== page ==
Last week, Greek Prime Minister Kyriakos Mistotakis made a new offer for the return of the sculptures as the Acropolis Museum installed 10 fragments of the Parthenon frieze stored in the capital’s Archaeological Museum.

The return of the Parthenon sculptures from the British Museum, he said, is a political and ethical issue with international implications. The PM said the return was aimed at healing a wound violently and illegally created by Elgin.

Mitsotakis raised the issue during talks with his British counterpart, Boris Johnson, late last year, offering to loan historical Greek treasures to the British Museum.

The Prime Minister’s Office has since said the offer fell under the British Museum. He added, however, that the marbles were to remain in Britain, arguing that they had been acquired legally and were not the subject of a property dispute.

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Man Gets COVID Relief Loans, Spends on Tesla Stocks: Federal Government Sat, 08 Jan 2022 00:51:44 +0000

A 51-year-old man was sentenced to four years in prison for wire fraud, bank fraud and money laundering on January 6, 2022, federal prosecutors said.  He is accused of fraudulently receiving relief <a class=loans for the COVID-19 pandemic in 2020.” title=”A 51-year-old man was sentenced to four years in prison for wire fraud, bank fraud and money laundering on January 6, 2022, federal prosecutors said. He is accused of fraudulently receiving relief loans for the COVID-19 pandemic in 2020.” loading=”lazy”/>

A 51-year-old man was sentenced to four years in prison for wire fraud, bank fraud and money laundering on January 6, 2022, federal prosecutors said. He is accused of fraudulently receiving relief loans for the COVID-19 pandemic in 2020.

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An Oregon man has been sentenced to jail after being accused of stealing millions in COVID-19 relief loans and spending them on Tesla shares and 25 properties, federal officials said.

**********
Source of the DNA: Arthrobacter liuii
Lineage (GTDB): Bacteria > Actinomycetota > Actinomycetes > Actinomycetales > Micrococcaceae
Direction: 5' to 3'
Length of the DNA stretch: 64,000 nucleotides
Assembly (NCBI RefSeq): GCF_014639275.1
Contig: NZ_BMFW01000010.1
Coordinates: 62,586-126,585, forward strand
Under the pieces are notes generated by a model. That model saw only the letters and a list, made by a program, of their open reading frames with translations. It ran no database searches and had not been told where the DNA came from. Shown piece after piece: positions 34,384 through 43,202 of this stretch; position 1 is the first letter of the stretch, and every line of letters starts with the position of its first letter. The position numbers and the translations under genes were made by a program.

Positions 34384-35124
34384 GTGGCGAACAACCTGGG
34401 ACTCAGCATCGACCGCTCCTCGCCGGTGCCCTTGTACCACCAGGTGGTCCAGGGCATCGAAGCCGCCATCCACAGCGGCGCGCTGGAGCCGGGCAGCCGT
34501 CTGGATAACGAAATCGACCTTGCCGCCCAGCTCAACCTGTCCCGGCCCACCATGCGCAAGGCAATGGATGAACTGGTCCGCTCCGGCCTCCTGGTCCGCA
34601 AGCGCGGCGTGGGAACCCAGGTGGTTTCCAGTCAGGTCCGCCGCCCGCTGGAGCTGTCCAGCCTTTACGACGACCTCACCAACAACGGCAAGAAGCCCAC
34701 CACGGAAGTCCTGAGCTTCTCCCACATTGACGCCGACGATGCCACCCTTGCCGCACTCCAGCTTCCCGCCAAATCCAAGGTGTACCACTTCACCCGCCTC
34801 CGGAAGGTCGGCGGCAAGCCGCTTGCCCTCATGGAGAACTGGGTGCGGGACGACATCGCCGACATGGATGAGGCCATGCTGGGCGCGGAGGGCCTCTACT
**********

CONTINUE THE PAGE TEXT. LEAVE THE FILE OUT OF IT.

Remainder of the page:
Andrew Aaron Lloyd, 51, of Lebanon, Oregon, was sentenced to four years in prison on wire fraud, bank fraud and money laundering on Jan.6, the Oregon district attorney’s office said in a press release.

In the span of 60 days in 2020, Lloyd applied for more than a dozen COVID-19 pandemic relief loans for struggling businesses, according to court documents.

He received more than $ 3.5 million after applying to the Paycheck Protection Program and Economic Disaster Loan Program with bogus claims, according to sentencing documents.

The money and securities seized from Lloyd’s account are now worth more than $ 18 million, according to the press release.

Prosecutors said in sentencing documents he used the money to buy 25 properties in Oregon and California, and bought titles through his brokerage account.

He bought more than 15,000 Tesla shares, which grew “exponentially,” prosecutors said.

On the claims, he included different businesses under the names of family members and business associates, according to sentencing documents. He also submitted IRS forms with fake salaries, incomes and the names of 56 to 64 employees who did not exist within these companies.